"One of the most compelling films the Holocaust has yet produced." -Boston Globe
It is a bewitching and harrowing tale." -New York Times
"Amazing." -New York Post
"A powerful account of living in isolation and constant terror" -The Village Voice
Edith Hahn was an outspoken young woman studying law in Vienna when the Gestapo forced her into the Jewish ghetto. Knowing she would become a hunted woman, Edith tore the yellow star from her clothing and went underground. A Christian friend gave Edith her identity papers, and Edith fled to Munich. She got a job at the Red Cross, and lived in a boarding house outside Munich. There she met Werner Vetter, a Nazi party member who fell in love with her. And despite her protests and even her eventual confession that she was Jewish, he married her and kept her identity secret. The two of them - the Nazi and his Jewish wife - lived out the war together, even bearing a child. The film explores faith, family, identity and love in this complex portrait of a woman who had to bury her true self in order to survive.
Liz Garbus is an award-winning documentary film director and producer. Her film, Bobby Fischer Against the World, opened the documentary section of the 2011 Sundance Film Festival, reserved for master American documentary filmmakers.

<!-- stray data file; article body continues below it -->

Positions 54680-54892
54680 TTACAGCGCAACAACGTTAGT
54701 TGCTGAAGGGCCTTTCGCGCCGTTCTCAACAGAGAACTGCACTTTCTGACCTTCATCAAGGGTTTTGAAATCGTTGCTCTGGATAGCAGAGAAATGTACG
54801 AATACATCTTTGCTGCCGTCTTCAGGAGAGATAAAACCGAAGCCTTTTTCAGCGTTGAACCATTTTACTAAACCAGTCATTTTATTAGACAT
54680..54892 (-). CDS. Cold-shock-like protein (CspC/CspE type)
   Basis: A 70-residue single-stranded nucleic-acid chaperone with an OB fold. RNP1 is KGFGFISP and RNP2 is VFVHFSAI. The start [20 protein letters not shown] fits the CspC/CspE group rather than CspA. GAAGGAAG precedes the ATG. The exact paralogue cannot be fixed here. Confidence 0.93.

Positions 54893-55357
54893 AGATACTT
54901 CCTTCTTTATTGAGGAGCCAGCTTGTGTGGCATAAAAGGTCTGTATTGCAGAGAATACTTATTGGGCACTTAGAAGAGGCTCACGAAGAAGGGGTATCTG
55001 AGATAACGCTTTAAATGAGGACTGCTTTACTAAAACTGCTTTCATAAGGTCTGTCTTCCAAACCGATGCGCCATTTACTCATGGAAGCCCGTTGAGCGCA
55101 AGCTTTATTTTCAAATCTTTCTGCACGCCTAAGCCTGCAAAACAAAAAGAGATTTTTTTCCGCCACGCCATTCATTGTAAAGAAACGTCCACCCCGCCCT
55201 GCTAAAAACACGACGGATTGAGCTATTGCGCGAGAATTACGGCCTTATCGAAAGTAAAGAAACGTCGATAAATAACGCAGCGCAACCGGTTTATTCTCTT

In 1998, Garbus' film The Farm: Angola, USA was nominated for an Academy Award. The Farm was awarded with prizes including the Sundance Grand Jury Prize and two Emmy awards. In 2002, Garbus' film The Execution of Wanda Jean was shown at the Sundance Film Festival. In 2003 she directed The Nazi Officer's Wife, which was narrated by Susan Sarandon and Julia Ormond. In 2005 Garbus collaborated with partner Rory Kennedy to executive-produce the Academy Award-nominated Street Fight about the 2002 Newark mayoral election. In 2006 the pair worked with director Rosie Perez to produce her film Yo Soy Boricua. Her other producing credits include Ghosts of Abu Ghraib, which premièred at Sundance and won an Emmy for Outstanding Non-Fiction Special of 2007. In 2007 Garbus directed the film Coma, which aired on HBO in July of that year. It is about the experiences of four brain-injured patients receiving treatment at the JFK-Johnson Medical Facility in New Jersey.
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